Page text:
grepro wrote:
On rethinking i feel that A and B says more or less the same thing and since both cannot be correct C is the best alternative.

I dont consider this a valid logic to decide
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25 Jul 2008, 12:11
spriya wrote:
The average age of chief executive officers (CEO’s) in a large sample of companies is 57. The average age of CEO’s in those same companies 20 years ago was approximately eight years younger. On the basis of those data, it can be concluded that CEO’s in general tend to be older now.

Which of the following casts the most doubt on the conclusion drawn above?
(A) The dates when the CEO’s assumed their current positions have not been specified.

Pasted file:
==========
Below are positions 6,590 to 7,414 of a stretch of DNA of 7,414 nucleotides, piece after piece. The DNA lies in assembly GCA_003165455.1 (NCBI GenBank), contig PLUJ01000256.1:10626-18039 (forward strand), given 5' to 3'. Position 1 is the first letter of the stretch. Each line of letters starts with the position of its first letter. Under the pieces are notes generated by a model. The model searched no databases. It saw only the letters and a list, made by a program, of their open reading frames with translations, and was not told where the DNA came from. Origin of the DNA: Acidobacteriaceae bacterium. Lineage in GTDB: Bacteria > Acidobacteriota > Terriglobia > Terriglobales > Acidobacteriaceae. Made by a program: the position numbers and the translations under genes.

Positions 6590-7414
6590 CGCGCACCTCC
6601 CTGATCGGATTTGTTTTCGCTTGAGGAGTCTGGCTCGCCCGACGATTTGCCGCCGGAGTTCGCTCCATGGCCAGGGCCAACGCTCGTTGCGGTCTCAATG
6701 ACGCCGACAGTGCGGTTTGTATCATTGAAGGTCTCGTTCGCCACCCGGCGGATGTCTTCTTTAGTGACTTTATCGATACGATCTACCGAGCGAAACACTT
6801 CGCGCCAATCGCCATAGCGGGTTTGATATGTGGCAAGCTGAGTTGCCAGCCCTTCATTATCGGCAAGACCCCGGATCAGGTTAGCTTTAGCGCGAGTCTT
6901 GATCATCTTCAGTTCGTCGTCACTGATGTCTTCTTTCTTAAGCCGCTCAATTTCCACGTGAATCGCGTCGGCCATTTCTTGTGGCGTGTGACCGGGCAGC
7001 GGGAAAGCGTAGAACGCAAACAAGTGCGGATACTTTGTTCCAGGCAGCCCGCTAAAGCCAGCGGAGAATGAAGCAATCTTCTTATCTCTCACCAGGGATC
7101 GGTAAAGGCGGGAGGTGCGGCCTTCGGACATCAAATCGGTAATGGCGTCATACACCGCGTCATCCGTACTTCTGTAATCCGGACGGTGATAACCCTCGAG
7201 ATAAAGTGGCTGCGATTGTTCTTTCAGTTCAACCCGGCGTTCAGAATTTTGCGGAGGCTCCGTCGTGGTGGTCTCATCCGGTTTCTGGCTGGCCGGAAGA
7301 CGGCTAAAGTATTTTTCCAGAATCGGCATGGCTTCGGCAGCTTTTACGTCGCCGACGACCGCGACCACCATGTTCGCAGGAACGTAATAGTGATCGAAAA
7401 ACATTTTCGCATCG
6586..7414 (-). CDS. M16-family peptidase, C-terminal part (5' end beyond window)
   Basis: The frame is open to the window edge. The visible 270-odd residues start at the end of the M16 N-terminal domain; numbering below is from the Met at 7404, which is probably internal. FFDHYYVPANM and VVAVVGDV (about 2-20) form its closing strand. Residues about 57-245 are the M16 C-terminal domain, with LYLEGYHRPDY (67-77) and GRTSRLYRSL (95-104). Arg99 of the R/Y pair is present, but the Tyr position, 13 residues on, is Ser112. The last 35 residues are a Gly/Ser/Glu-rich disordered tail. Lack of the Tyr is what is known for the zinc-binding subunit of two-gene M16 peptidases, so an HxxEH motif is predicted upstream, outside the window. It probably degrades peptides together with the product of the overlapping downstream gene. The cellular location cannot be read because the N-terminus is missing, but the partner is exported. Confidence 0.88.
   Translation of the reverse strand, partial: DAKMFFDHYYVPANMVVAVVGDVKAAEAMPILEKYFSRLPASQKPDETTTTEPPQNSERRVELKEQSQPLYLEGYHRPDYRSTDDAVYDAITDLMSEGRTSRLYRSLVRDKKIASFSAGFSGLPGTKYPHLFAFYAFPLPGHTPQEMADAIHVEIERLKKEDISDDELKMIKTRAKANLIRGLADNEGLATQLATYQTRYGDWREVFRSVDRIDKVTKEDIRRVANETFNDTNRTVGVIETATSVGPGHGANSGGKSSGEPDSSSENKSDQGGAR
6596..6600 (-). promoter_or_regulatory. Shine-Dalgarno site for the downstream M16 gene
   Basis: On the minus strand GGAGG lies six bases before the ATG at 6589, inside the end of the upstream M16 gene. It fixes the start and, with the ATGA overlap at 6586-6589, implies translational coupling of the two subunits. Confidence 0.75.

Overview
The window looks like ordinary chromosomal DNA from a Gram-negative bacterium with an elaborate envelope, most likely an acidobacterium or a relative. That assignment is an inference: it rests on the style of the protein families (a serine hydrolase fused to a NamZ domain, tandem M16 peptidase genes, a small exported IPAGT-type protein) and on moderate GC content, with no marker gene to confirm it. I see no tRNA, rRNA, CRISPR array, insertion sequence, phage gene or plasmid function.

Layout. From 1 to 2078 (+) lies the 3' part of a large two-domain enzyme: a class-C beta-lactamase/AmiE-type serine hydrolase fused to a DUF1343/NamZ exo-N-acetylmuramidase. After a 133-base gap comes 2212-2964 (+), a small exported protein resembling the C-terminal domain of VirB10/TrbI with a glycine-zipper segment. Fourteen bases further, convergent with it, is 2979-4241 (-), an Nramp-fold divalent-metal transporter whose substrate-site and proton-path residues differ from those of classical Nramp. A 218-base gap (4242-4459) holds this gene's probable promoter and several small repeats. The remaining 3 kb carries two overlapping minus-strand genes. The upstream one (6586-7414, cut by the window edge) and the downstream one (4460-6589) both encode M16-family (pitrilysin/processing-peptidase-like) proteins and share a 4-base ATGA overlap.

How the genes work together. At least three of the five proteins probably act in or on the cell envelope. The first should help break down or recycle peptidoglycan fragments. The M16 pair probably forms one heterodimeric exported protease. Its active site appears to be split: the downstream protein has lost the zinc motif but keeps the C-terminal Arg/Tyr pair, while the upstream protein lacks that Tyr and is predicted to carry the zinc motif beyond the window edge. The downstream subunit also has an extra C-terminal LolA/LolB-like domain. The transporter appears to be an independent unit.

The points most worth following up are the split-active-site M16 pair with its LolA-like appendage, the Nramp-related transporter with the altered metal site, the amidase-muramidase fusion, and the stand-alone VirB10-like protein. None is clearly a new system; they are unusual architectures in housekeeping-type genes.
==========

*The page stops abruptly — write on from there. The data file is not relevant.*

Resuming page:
(B) No information is given concerning the average number of years that CEO’s remain in office.
(C) The information is based only on companies that have been operating for at least 20 years.
(D) Only approximate information is given concerning the average age of the CEO’s 20 years ago.
(E) Information concerning the exact number of companies in the sample has not been given.

Argument is of Representative type.
sample 1: The average age of CEO’s in those same companies 20 years ago was approximately eight years younger.
>>>Here is data sample is about CEOs working 20 years ago

sample 2:On the basis of those data, it can be concluded that CEO’s in general tend to be older now
>>>Conclusion is applied to all CEOs .

C

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25 Jul 2008, 19:05
goalsnr wrote:
spriya wrote: